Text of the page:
That headline is pretty self-explanatory, isn't it?
In no particular order, here are 10 things that drive me up the wall when it comes to painting with light.
1. The Canon vs. Nikon debate
Why not tackle the elephant in the room first? Ladies and gentlemen, there is no "right" camera brand, nor is one superior to the other. Nikon girls and Canon boys can live happily ever after. It's about what you do with the equipment that matters, not what insignia graces the front of your camera.
Each system has its limitations, so it's about learning to work around problems you have. Finally, if you get really fed up, go ahead and change. No one is going to call you out once they see that your photos are exactly the same, or better, than before.
2. There's so much proprietary technology
Photographers themselves are great people. When it comes to camera systems, however, things just don't play nice with one another. Where's our universal RAW format? Why should I have to buy a specific external viewfinder that only works in one camera's hotshoe and not in another's?
3. A camera isn't the same as your eye
As much as imaging technology tries to replicate the intricacies of the human eye, it's still not possible for a lens or camera to see in the same way as we do. For many applications, this is a good thing; after all, seeing the world through a fish-eye every day would get pretty tiresome. But even with incredible improvements in areas such as high ISO performance, it's still not the same rich, vivid image we see when viewing with our own eyes.
4. It can be ridiculously expensive
This is probably true about most hobbies, but photography can be a bottomless pit of expenses. Invest in any number of filters, lenses, memory cards or tripods, and expect a stern talking-to from your bank manager. There's always another piece of equipment that would round out your kit perfectly.
Willpower is an amazing tool — thank goodness it doesn't cost a thing.
5. Photoshop can't fix everything
Photo-editing software is making great leaps and bounds, like the amazing applications for content-aware fill in CS6. Still, there are plenty of things that Photoshop can't do, like refocus a dodgy shot. Lytro, please mature more quickly.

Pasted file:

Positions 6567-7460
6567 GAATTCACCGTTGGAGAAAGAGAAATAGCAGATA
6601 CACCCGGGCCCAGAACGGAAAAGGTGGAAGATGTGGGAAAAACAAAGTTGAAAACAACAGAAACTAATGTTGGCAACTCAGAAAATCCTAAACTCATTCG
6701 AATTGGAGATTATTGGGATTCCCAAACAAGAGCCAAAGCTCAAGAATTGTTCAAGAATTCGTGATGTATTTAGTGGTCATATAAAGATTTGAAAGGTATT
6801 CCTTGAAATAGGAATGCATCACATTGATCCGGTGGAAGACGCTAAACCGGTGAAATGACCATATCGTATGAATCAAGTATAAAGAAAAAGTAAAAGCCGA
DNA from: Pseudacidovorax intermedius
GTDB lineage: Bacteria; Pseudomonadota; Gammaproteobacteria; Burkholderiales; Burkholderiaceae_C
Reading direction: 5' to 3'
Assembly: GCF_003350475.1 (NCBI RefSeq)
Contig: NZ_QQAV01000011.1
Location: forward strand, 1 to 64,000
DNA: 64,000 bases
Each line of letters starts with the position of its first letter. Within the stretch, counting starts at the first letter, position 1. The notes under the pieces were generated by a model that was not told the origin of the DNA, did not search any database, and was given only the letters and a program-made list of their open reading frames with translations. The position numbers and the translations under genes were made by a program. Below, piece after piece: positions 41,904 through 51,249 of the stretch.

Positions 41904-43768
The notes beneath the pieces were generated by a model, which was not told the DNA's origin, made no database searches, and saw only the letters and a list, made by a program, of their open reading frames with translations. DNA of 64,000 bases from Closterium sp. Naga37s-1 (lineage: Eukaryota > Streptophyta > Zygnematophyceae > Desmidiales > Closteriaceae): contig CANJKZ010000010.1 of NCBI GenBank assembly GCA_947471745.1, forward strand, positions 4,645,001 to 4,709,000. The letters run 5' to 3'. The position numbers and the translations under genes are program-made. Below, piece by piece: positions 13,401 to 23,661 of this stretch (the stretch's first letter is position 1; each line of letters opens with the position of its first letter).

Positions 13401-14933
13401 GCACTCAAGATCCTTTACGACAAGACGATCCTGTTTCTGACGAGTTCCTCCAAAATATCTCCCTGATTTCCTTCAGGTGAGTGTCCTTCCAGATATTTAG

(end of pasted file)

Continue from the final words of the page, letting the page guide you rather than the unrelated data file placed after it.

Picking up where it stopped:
6. The perils of storage
Staying organised with a vast collection of photographs can be difficult. For example, I have boxes of negatives gathering dust in one corner, and then there's my Flickr account, Snapjoy storage and several hard drives filled with images. Not to mention all of those photos on Google and Facebook.
For many applications, having photos in different places works well; I like to keep more personal photos on one site, accessible to only a select few. Most of the time, I just want to know that my photos are all safe and sound in one place — without having to remember an infinite number of log-ins.
7. Not being quick enough to capture that photo
There have been so many situations where I see an absolutely beautiful shot on the street, or a glint in my subject's eye that I would love to capture for posterity, but I'm just too late to capture it.
This one falls sorely into the realm of user error if it's to do with adjusting an exposure or changing focus. Most of the time, it's actually to do with not being brave enough to capture that photo. I can't wait for the Google Glass project to finally see the light of day, because it might actually mean that all of these photos can be taken.
8. Connectivity shouldn't be an optional extra
This one is specifically to do with digital cameras. It's taken so long for manufacturers to think about integrating some sort of wireless solution into their products that they have been well and truly beaten by the smartphone. As consumers, we expect our products to work seamlessly, and we shouldn't have to go through an elaborate process of taking out memory cards, and then manually transferring images over to a sharing service. Make it easy and transparent to win our hearts, and our dollars.
9. Digital is better than film, or vice versa
Rather than the Canon versus Nikon debate, which is all about brand loyalty, the film and digital debate is about fidelity. Some photographers spend more time arguing about the merits of film's dynamic range rather than actually taking photos. Then there are those digital photographers who turn their nose up at film shooters for being stuck in the dark ages. Needless to say, they're probably also the ones who go and run the "Add Noise" filter in Photoshop for that vintage look.
10. Sometimes, I forget to take the lens cap off
Admit it. You've done it as well.
Let me know what things irk you about photography in the comments below.